AUTHOR: // CATEGORY: ESL, Saudi Arabia

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    A fascinating paper written by Mohd. Mahib ur Rahman and Eid Alhaisoni entitled “Teaching English in Saudi Arabia: Challenges and Prospects”.

    A must read for anyone teaching ESL in Saudi.

    Click here for the PDF

    Credits –


    AUTHOR: // CATEGORY: Saudi Arabia

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    Hello World – On the 10th March 2014 at 09:11AM our beautiful daughter Zayna was born, at Al Mana General Hospital in Hofuf, Al Ahsa, Saudi Arabia.

    Along with the excitement of our new bundle of joy comes the paper work to process since being born in Saudi. I hope you will find the below a little helpful of going through the process.

    On Birth:

    At the hospital they will provide you a notification of birth and a vaccination card. The “On birth”  sectionshould have been completed. Get the notification of birth document stamped at the hospital (there are 3 stamps needed and it should take a day or 2 so you might need to come back). They will also ask for copies of the parents Iqama’s (Residence Cards) so keep that on hand.

    Birth Certificate:

    Next up you will need to visit the Ministry of Interior (Update: You may be required to make an appointment now online). There is a window (In Al Ahsa – Window #5) for Non-Saudi’s (Notification of Birth – Non-Saudi) have the following documentation ready:

    – Completed application form – this you will receive at the ministry and is in Arabic – so have someone help you with this one
    – Bring along the following documents.
    – Parent’s Passports (originals and copies)
    – Parent’s Iqamas (originals and copies)
    – Parent’s marriage certificate (originals and copies)
    – Notification of birth (originals and copies)

    Don’t expect the teller to speak any English but they might speak a little broken English. Immediately they will print an Arabic Birth Certificate. It’s free. Once completed you will need to get in stamped by the security and the ministry official – they usually in the same building.


    Next up you need to visit the South African Embassy in Riyadh (or consular in Jeddah). We went to Riyadh details are:

    South African Embassy
    King Khalid Road
    Um Al-Hammam East

    Tel: + 966 1 442 9718
    Tel: + 966 1 442 9719
    Tel: + 966 1 442 9720
    Fax: + 966 1 442 9708
    Fax: + 966 1 442 9712

    GPS Co-ordinates – 24.668345, 46.663892 or 24°40’06.0″N 46°39’50.0″E

    [wpgmza id=”1″]

    Gentleman in charge is Vinesh / Vuyo and their manager is Lesley.

    Have the following documents ready:

    – Completed application form – this you will receive at the embassy (BI-24 / DHA-529 / BI-73)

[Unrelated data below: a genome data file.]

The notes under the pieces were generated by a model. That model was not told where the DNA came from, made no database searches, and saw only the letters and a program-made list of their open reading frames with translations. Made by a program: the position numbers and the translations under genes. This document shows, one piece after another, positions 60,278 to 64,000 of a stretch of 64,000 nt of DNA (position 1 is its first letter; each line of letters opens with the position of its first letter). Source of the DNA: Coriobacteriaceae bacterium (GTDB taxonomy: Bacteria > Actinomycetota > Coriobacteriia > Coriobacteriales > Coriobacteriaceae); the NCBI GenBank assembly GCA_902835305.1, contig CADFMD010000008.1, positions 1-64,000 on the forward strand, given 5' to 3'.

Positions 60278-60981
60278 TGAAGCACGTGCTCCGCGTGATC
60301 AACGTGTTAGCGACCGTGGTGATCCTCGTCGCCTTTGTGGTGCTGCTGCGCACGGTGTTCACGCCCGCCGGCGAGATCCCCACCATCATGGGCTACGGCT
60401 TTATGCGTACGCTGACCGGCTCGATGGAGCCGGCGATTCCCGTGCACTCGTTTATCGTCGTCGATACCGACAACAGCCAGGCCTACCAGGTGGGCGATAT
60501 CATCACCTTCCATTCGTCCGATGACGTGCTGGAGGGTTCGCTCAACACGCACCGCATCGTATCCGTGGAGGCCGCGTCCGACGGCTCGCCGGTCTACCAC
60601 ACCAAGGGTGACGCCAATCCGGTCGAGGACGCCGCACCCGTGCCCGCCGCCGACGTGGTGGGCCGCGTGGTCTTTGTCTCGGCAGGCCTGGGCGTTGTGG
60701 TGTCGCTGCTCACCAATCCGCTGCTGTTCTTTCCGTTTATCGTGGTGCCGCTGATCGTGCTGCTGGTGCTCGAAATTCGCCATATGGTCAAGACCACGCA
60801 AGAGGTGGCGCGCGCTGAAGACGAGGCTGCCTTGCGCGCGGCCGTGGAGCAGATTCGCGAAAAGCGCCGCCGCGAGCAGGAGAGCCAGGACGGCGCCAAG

– Bring along the following documents.
    – Parent’s Passports (originals and copies)
    – Parent’s Iqamas (originals and copies)
    – Parent’s marriage certificate (originals and copies)
    – Notification of birth (originals and copies)
    – Parents ID Books (originals and copies)
    – Birth Certificate – Needs to be translated into English by an approved translator
    – Passport photos (35mm x 44mm) – Keep 8 just in case (only 4 was used)

    Checklist is here.

    Note: you can apply for a temporary passport which is issued immediately at SR100 – Permanent one is SR223.

    Note 2: Most taxi’s don’t like to visit embassies and those that do might be expensive. Negotiate

    Note 3: Get the taxi’s number so you can call him when you done.

    Note 4: Expect the process for temp passport to take about 4 hours – Embassy times are from 08:30 to 16:00 so start early.


    Lastly is the Iqama.

    Visit the Passport office (Jawasat)

    In Al Ahsa > Foreign Section > Window 11 – Gentlemen’s name is Waleed – keep the following documentation ready:

    – Completed application form – this you will receive at the ministry and is in Arabic – so have someone help you with this one
    – Bring along the following documents.
    – Parent’s Passports (originals and copies)
    – Parent’s Iqamas (originals and copies)
    – Notification of birth (originals and copies)
    – Passport of baby (Temporary or Permanant)
    – Birth Certificate

    Note: they will ask to register the dependant on the mother or father’s profile. I chose the father as I’m registered with Ministry of Interior online ( – so I can use the e-services of visa and exit/re-entry etc.

    Don’t expect the teller to speak any English but they might speak a little broken English. Immediately they will print an Iqama. It’s free.